Thursday, 29 October 2015
A new-ish term and an old one with a surprise.
First, the new one: cuberhood, meaning a collection of cubicles. I heard this during a class the other day, and it was clear from the reaction of others that it was a) new and b) delightful to most of us, given especially that that describes our work environment. Someone who goes by "averageyogini" provides this definition:
For those of you who don’t speak Millennial, the Cuberhood (or Cube Farm, if you prefer that terminology), is the section of cubicles where a particular team or business unit sits in an office building. It’s the Cube Neighborhood, if you will [...]Not surprisingly, Urban Dictionary has an entry, and someone named Lauren Smith has a fundraising appeal in which she asks you to "Donate $10 and ask your friends, neighbors, family, and cuberhood to donate too!" You can find more examples via web search.
Anyway, a fun term that I suspect will earn some prominence in my work conversations in the next little while.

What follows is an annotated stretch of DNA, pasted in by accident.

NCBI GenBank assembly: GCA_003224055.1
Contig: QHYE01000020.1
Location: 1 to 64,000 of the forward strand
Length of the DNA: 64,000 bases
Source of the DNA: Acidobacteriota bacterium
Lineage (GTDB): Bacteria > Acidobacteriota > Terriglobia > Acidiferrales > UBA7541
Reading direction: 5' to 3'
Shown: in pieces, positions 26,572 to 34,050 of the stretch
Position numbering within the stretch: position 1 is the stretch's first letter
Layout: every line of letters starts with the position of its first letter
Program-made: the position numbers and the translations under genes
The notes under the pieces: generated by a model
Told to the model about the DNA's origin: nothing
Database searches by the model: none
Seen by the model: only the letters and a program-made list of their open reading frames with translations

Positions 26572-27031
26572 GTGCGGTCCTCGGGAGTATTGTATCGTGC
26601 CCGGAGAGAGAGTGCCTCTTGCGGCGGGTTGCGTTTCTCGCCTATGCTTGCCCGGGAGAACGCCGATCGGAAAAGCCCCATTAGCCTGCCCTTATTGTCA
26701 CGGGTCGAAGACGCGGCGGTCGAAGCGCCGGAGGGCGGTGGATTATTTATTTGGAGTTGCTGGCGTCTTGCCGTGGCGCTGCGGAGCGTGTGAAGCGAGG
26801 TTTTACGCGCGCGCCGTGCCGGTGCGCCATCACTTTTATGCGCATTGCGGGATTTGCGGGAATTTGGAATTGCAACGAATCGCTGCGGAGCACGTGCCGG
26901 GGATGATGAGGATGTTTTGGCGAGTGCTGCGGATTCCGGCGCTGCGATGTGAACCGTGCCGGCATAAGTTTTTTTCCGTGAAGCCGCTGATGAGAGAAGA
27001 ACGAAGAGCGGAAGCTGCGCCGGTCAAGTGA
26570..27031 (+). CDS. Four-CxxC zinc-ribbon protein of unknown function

The second term is tank, as in the military vehicle/mobile cannon. Not a new term at all—it's been around since 1915. But think for a moment: why is a tank called a "tank"? I had never contemplated this question, and was surprised and delighted (a theme today, I guess) to learn its history this evening. Basically, while the tank was under development in Great Britain during World War I, they wanted a cover name for these "landships" or "land cruisers." Per the OED, a memo went round ordering that ...
The provision of these machines [sc. Land Cruisers] shall be entrusted to a small Executive Supply Committee, which, for secrecy, shall be called the 'Tank Supply Committee'.In other words, as a cover story, they pretended that they were manufacturing water tanks. Somehow, this name managed to stick to the armament even after it was put into service. You can read more in (where else) Wikipedia.
So there's a good lexical start to your Friday. :-)
language, Friday words